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[youtube http://www.youtube.com/watch?v=7aIbFJ5kSiA%5D

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Carrots = neutral in temperature, sweet in flavour, route into the body via Stomach, Lungs & Liver, tonifying & circulating Qi in the body.

Green Tea = cool in temperature, bitter & sweet in flavour, affects the Liver, helping smooth the circulation of Qi.

Raisins = boost Qi, has the Liver as one of its energetic organ routes into the body.

Almonds = help circulation of Qi, boost levels of Qi, resolve Phlegm.

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Breakfast = energy packed, ground almonds add protein, builds Qi for your day.

Elevenses = mid-morning snack, moving & smoothing Qi, reducing stress levels.

Afternoon Tea = picks you up during the 4pm energy lull, boosting Qi & getting Qi moving.

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If you would like to make the recipe, visit the downloads page of the website and click the thumbnail! Acupuncture works on the principles of Chinese Medicine, and as acupuncturists we can use this theory to guide our lifestyle and dietary choices. In short, we can complement our treatments with recipes and foods that will further enhance what we wish to do with the Qi (or energy) in our bodies – move it, boost it, nourish it, and so on. The good news is, that YOU can do that too, in your own home! To discuss more about how Chinese Food Energetics could help you towards better health, contact me, or leave a comment below! Happy Spring Baking!

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© Rhiannon Griffiths 2012

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Irritable Bowel Syndrome on BBC Radio Oxford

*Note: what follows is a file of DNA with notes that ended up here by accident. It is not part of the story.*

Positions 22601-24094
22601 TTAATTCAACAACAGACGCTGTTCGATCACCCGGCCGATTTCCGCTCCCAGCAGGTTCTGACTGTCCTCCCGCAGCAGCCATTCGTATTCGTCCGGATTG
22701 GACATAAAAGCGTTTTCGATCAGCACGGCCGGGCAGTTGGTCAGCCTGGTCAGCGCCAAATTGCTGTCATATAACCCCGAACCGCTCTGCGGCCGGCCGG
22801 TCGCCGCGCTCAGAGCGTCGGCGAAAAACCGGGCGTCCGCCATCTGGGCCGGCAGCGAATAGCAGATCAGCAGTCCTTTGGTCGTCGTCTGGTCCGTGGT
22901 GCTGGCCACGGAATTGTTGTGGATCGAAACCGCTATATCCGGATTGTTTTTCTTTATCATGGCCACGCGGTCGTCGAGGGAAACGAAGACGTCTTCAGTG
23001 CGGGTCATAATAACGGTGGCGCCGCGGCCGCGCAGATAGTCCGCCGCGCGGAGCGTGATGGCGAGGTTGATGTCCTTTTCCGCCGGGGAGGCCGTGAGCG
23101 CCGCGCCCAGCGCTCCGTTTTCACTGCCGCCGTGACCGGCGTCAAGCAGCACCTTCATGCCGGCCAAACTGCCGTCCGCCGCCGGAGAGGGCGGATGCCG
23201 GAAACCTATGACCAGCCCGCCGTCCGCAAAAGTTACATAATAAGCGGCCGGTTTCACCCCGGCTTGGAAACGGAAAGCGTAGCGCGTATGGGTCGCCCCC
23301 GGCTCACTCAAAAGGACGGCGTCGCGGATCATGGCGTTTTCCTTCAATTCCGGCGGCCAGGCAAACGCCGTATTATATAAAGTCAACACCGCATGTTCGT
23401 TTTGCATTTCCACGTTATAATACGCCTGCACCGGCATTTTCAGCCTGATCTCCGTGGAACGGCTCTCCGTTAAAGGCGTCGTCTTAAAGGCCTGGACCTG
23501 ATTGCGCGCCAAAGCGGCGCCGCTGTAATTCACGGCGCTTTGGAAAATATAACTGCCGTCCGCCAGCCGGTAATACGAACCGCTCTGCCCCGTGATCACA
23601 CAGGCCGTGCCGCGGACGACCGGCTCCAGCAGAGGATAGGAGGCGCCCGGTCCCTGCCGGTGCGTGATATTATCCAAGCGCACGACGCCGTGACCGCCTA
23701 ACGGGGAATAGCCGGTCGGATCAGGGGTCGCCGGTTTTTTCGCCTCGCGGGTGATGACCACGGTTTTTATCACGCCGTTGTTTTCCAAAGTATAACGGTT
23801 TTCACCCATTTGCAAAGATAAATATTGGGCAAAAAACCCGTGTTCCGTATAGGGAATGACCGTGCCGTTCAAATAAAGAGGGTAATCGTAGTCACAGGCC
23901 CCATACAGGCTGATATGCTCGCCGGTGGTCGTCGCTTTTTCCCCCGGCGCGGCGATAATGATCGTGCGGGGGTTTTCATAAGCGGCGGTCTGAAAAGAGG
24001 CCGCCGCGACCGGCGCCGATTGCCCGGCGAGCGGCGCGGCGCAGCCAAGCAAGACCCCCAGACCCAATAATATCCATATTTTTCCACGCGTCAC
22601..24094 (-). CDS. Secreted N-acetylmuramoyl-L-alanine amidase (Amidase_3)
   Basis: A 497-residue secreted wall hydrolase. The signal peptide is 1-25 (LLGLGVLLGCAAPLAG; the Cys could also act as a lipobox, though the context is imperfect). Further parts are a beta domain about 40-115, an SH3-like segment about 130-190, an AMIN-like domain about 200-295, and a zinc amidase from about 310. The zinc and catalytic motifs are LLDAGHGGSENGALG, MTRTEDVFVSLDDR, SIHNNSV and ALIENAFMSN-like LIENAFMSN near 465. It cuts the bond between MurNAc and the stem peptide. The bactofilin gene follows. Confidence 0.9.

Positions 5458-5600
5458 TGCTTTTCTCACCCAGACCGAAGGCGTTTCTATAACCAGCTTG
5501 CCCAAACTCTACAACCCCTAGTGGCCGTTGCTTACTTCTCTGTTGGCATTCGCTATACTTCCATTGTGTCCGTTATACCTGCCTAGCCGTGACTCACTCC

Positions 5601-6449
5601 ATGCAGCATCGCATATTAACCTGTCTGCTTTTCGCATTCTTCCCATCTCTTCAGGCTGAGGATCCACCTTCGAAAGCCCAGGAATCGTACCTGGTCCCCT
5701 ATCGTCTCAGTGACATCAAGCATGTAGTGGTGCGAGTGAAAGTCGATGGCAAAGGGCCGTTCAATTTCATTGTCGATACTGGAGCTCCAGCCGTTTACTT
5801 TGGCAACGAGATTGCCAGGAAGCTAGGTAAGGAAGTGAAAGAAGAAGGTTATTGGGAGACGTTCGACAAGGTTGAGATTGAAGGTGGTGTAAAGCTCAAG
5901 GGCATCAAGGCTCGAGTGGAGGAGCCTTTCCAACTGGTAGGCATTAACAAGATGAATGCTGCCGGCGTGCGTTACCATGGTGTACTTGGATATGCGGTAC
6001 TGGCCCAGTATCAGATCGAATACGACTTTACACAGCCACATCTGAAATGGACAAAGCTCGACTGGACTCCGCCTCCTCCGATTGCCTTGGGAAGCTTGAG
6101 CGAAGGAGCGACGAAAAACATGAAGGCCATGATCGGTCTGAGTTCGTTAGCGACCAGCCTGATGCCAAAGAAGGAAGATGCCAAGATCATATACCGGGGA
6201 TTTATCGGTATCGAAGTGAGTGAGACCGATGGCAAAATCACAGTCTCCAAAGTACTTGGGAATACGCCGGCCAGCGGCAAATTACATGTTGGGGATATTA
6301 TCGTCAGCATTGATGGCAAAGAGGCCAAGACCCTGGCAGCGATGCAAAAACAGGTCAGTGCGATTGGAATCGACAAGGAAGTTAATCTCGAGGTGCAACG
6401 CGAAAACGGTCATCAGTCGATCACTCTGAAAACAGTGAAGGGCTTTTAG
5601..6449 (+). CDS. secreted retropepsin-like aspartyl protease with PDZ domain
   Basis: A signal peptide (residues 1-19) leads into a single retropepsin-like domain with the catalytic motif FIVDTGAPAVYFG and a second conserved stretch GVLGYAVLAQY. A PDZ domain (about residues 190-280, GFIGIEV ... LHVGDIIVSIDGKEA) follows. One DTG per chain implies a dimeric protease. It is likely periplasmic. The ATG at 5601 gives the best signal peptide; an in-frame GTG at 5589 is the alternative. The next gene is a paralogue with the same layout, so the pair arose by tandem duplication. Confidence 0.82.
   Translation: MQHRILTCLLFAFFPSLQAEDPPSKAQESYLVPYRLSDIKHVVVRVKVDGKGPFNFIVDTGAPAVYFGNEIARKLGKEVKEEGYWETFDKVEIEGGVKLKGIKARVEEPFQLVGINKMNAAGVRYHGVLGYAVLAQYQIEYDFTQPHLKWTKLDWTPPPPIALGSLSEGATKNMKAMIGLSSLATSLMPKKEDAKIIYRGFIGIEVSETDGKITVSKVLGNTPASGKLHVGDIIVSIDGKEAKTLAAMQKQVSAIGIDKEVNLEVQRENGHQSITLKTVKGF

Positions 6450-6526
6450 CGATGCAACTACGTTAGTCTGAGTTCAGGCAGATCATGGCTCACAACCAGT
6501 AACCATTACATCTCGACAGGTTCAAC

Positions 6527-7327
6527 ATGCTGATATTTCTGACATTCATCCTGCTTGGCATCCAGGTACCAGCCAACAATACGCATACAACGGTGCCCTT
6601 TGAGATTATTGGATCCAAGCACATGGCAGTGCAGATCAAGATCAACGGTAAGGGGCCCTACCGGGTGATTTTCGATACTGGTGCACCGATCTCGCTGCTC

By Rhiannon Griffiths

At the beginning of the week I was asked to go on BBC Radio Oxford’s afternoon show to talk about Irritable Bowel Syndrome (IBS) and how acupuncture can help sufferers with their symptoms. ITV’s Dr Hilary Jones was also on the show to give the conventional medicine view, and to highlight a new study into the illness that suggests 45% of Britons suffer some form of digestive problem.

IBS is an umbrella term for many digestive issues such as pain or discomfort in the abdomen – anywhere between the chest and the hips – and also includes changes in frequency or consistency of stools.

Jo Thoenes (of “Jo in the Afternoon” fame) spoke to a lovely patient of mine, and fellow alternative therapist, Anna Shaw, about how treatment with me helped her with bloating and pain, that was affected by stress and her menstrual cycle. And I explained how we view IBS in Chinese Medicine – all to do with the smooth flow of Qi or energy within the body. Take a listen to what she, and I, said below:

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[youtube http://www.youtube.com/watch?v=rfYRa3FgZ4Y%5D

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Emotions can also disrupt the smooth flow of Qi. Stress, frustration or anger can cause energy to move upwards, interrupting the digestive energy’s normal flow. Worry can knot the Qi, causing stagnation, that creates pain and bloating.

We can also offer advice underpinned by Chinese Food Energetics, identifying possible food intolerances, like wheat or dairy, guiding patients toward better food choices. Additionally with IBS, adding in foods that help promote the smooth flow of energy in the body can be beneficial – these foods include green tea, lemon, carrots and almonds – stick around for a recipe and Spring baking film coming your way next week with these very ingredients! As Spring is the season when energy is all about flow and movement and growth, its particularly important to ensure the smooth and correct flow of Qi at this time!

If you recognise some of the symptoms discussed during the show, contact me to discuss how acupuncture could help you have a better quality of life – stop thinking about the potential of needing to go to the toilet wherever you are, stop thinking about whether you can wear your favourite slinky outfit or whether your tummy is too bloated, stop thinking about if you can eat out at a fabulous restaurant without getting pain… start living and feel better! If you’re weary of needles, talk to me about how Chinese Food Energetics could make a difference to your diet.

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© Rhiannon Griffiths 2012